French, S. and Vickers, P. (2011) 'Are there no things that are scientific theories ?', British journal for the philosophy of science., 62 (4). pp. 771-804.
The ontological status of theories themselves has recently re-emerged as a live topic in the philosophy of science. We consider whether a recent approach within the philosophy of art can shed some light on this issue. For many years philosophers of aesthetics have debated a paradox in the (meta)ontology of musical works (e.g. Levinson ). Taken individually, there are good reasons to accept each of the following three propositions: (i) musical works are created; (ii) musical works are abstract objects; (iii) abstract objects cannot be created. However it seems clear that, if one wants to avoid inconsistency, one cannot commit to all three. Following up recent developments courtesy of Cameron ([2008a]), we consider how one might respond to the corresponding set of propositions in the (meta)ontology of scientific theories.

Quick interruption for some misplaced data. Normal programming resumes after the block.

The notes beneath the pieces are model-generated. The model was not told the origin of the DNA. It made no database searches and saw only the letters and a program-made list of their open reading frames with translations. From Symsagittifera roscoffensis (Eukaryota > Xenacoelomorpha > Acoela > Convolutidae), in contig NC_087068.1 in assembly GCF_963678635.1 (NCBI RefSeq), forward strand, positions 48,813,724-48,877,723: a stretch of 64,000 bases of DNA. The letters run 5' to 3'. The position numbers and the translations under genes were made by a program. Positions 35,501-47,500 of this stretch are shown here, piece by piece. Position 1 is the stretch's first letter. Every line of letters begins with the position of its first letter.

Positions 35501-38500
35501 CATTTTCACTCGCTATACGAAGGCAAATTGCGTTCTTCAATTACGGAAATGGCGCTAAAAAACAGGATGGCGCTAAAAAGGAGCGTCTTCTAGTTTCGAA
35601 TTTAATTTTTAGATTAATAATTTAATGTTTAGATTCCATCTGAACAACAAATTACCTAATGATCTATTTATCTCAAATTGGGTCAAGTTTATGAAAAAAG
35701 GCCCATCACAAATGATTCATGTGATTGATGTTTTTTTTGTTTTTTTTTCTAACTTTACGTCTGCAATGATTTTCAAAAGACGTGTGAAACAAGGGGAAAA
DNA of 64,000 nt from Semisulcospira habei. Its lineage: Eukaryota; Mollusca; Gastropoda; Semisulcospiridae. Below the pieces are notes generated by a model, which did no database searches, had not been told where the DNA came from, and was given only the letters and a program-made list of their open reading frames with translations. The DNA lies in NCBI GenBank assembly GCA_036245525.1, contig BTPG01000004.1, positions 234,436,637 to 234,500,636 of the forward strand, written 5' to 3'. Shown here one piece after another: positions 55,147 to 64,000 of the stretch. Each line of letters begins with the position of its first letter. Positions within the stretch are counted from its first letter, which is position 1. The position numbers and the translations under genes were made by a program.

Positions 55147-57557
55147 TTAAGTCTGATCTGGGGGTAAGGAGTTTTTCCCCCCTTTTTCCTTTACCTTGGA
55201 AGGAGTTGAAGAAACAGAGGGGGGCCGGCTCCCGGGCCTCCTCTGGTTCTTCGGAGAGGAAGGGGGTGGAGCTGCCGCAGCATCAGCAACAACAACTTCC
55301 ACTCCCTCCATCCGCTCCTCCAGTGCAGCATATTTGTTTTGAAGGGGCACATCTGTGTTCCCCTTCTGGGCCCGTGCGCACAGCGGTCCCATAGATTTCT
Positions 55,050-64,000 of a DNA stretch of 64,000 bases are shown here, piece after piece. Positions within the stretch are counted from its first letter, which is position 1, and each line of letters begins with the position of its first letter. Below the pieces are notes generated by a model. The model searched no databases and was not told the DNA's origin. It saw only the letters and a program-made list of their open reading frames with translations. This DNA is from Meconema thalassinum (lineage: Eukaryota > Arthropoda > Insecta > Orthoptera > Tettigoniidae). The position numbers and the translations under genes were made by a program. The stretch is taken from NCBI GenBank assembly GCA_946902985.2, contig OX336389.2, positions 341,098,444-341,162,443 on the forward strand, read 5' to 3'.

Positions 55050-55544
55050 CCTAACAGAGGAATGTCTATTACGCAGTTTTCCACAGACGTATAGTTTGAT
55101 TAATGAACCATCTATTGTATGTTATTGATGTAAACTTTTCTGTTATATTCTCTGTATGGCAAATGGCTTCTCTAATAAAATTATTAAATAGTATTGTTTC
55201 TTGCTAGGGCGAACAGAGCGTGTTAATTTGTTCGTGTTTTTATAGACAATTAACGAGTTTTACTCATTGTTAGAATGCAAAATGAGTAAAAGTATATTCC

|Full text:||(AM) Accepted Manuscript|
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|Publisher Web site:||http://dx.doi.org/10.1093/bjps/axr011|
|Publisher statement:||This is a pre-copy-editing author-produced PDF of an article accepted for publication in British journal for the philosophy of science following peer review. The definitive publisher-authenticated version French, S. and Vickers, P. (2011) 'Are there no things that are scientific theories ?', British journal for the philosophy of science., 62 (4). pp. 771-804 is available online at: http://dx.doi.org/10.1093/bjps/axr011|
|Date accepted:||No date available|
|Date deposited:||12 February 2013|
|Date of first online publication:||2011|
|Date first made open access:||No date available|
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